Is hepatitis B curable?

Is hepatitis B curable?

Table of Contents

Hepatitis B is a type of viral hepatitis that can manifest as an acute or chronic disease. This disease is caused by the hepatitis B virus, and it’s mainly spread through unprotected sex, which is why it’s considered to be a sexually transmitted infection (STI). But can this disease be cured?

Keep reading to find out whether hepatitis B is curable.

Is hepatitis B curable?

Unfortunately, there are no available treatments that can specifically target the hepatitis B virus (HBV). However, that doesn’t necessarily mean that everyone who gets infected with hepatitis B will develop a chronic infection.

 According to the Cleveland Clinic, 4 out of every 5 people who become infected with hepatitis B will be able to clear the virus from their bodies and fully recover from the disease.

But in some cases, the disease will progress and become chronic. Chronic hepatitis B can become a lifelong infection that can eventually lead to severe health complications, including:

  • Liver cirrhosis
  • Liver failure
  • Liver cancer

In these cases, your doctor will probably recommend certain treatments, which can be taken orally or be injected. Despite the fact that these medications can’t eliminate the virus from your system, they can help inhibit viral replication, which will prevent or slow down the progression of the disease.

People who have evidence of active liver disease and chronic hepatitis B need to be monitored closely and frequently. Your doctor could ask that you get lab tests done at regular intervals to measure your liver function and levels of liver enzymes. This can help your healthcare team assess your health situation and recommend the best course of action for you.

How is hepatitis B transmitted?

According to the CDC, there are different ways in which hepatitis B can be transmitted. Some of the ways in which hepatitis B can be transmitted include:

  • Unprotected sexual contact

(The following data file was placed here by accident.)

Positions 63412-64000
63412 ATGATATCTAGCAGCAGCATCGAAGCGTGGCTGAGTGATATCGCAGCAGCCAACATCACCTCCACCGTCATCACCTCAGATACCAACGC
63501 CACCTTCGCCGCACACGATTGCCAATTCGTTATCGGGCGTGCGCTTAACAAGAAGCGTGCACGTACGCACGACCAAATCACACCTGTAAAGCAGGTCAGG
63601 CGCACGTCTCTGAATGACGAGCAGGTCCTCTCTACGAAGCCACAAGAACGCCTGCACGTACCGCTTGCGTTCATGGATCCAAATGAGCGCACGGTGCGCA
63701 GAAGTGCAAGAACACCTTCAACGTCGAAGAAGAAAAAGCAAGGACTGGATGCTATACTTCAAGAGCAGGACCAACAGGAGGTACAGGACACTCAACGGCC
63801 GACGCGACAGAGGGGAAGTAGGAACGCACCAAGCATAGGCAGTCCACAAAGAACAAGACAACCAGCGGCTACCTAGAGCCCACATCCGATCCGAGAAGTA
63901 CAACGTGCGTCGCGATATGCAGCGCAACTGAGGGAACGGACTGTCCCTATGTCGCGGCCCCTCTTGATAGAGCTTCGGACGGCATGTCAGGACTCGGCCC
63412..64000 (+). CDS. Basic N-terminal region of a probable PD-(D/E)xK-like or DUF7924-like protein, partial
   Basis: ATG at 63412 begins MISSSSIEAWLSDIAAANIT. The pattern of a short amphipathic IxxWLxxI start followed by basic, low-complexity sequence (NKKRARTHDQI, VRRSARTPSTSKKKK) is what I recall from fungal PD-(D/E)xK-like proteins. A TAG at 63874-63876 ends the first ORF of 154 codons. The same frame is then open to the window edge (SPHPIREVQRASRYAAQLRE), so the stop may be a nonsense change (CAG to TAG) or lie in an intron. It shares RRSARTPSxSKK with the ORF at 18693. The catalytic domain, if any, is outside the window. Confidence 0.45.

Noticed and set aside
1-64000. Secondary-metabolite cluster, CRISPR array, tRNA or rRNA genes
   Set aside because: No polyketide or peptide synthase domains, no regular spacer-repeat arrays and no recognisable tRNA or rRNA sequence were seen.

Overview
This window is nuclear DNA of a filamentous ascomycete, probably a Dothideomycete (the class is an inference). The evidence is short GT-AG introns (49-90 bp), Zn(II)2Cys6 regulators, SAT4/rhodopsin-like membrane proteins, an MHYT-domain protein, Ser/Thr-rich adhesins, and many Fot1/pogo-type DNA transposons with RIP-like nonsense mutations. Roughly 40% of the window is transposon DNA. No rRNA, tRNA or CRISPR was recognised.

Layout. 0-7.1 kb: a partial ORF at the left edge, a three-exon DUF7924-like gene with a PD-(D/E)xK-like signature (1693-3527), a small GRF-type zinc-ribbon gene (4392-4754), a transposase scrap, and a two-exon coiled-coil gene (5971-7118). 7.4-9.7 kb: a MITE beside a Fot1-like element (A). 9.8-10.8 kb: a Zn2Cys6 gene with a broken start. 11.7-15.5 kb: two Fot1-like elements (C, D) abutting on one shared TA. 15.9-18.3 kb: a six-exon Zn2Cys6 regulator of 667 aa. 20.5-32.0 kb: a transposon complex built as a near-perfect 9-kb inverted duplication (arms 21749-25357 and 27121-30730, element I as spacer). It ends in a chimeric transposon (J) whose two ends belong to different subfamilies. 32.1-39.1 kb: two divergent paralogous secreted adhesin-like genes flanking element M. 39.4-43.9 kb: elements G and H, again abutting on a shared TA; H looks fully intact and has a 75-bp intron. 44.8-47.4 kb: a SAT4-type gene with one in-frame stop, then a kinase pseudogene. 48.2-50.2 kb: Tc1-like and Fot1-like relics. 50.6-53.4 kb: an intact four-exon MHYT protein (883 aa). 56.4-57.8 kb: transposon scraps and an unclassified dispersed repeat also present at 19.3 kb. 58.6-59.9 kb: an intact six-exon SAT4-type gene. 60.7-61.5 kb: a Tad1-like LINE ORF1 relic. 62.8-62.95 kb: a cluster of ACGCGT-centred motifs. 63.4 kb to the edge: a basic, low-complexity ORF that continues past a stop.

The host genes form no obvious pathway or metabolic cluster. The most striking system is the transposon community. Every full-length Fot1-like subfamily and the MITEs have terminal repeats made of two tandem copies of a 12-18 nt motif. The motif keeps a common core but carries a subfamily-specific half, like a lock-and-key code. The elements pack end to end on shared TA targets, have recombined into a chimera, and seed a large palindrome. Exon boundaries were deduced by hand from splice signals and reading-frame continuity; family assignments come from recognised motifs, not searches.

• Contact with contaminated body fluids
  • Sharing contaminated needles
  • Sharing contaminated tattooing or piercing devices
  • Workplace accidents (mainly in healthcare settings)
  • Being bitten by an infected person
  • From mother to baby during childbirth

It’s very important to keep in mind that many people with hepatitis B can be completely asymptomatic, as confirmed by Johns Hopkins Medicine. But the fact that someone is asymptomatic doesn’t mean that the virus isn’t replicating inside their body, and that they won’t develop future health complications as a result. Even asymptomatic hepatitis B can progress to chronic disease, especially if left unmonitored and untreated.

Hepatitis B treatments

The treatment for hepatitis B will largely depend on the stage of the disease and the severity of your symptoms. According to Avert, most people with acute hepatitis B don’t require specific treatments and will recover fully within one to two months of the initial infection. 

Your doctor could recommend general supportive measures during acute hepatitis B, such as rest, drinking plenty of fluids, and eating a healthy diet. If you have fever or pain, over-the-counter NSAIDs can be used to manage your symptoms.

Some patients with acute hepatitis B could require additional medications. This includes patients who develop a severe case of acute hepatitis B called fulminant hepatitis, or immunocompromised individuals. Children are less likely than adults to be able to clear a hepatitis B infection on their own, and newborns are especially susceptible to chronic hepatitis B. 

As we mentioned above, none of these medications can clear the virus and eliminate the infection from your body. However, they can stop the virus from replicating, which can prevent future health complications with a high degree of effectiveness.

Medications for hepatitis B can act by regulating your immune system, or by directly inhibiting viral replication. Some of these medications include:

  • Interferon
  • Lamivudine
  • Adefovir
  • Tenofovir disoproxil
  • Tenofovir alafenamide
  • Telbivudine
  • Entecavir

As long as you take your treatment and monitor the disease, you can expect to live a healthy and long life even if you have chronic hepatitis B. It’s very important not to skip your scheduled follow-up appointments to check your overall health status and make timely decisions about your care.

It’s very important to get vaccinated against hepatitis B, since this is the easiest and most effective way to prevent infection. According to the World Health Organization, the hepatitis B vaccine offers 98 to 100 percent protection against the disease. This vaccine is widely available around the world, it offers lifelong protection (as long as the vaccination schedule is followed correctly), and practically anyone can get it.

You should also get tested for STDs, including hepatitis B, once you have started your sexual life. Screening will allow you to get treatment, even if you have an asymptomatic STD, while also protecting your partner(s) from sexually transmitted infections. 

STD screening has been made easier through at-home testing kits, which can be just as reliable as getting tested at your doctor’s office. You can learn more about at-home STD testing at STDWatch.com.

Sources

Hepatitis B - cdc.gov

Hepatitis B - my.clevelandclinic.org

Hepatitis B - hopkinsmedicine.org

HEPATITIS B SYMPTOMS & TREATMENT - avert.org

Hepatitis B - who.int
 


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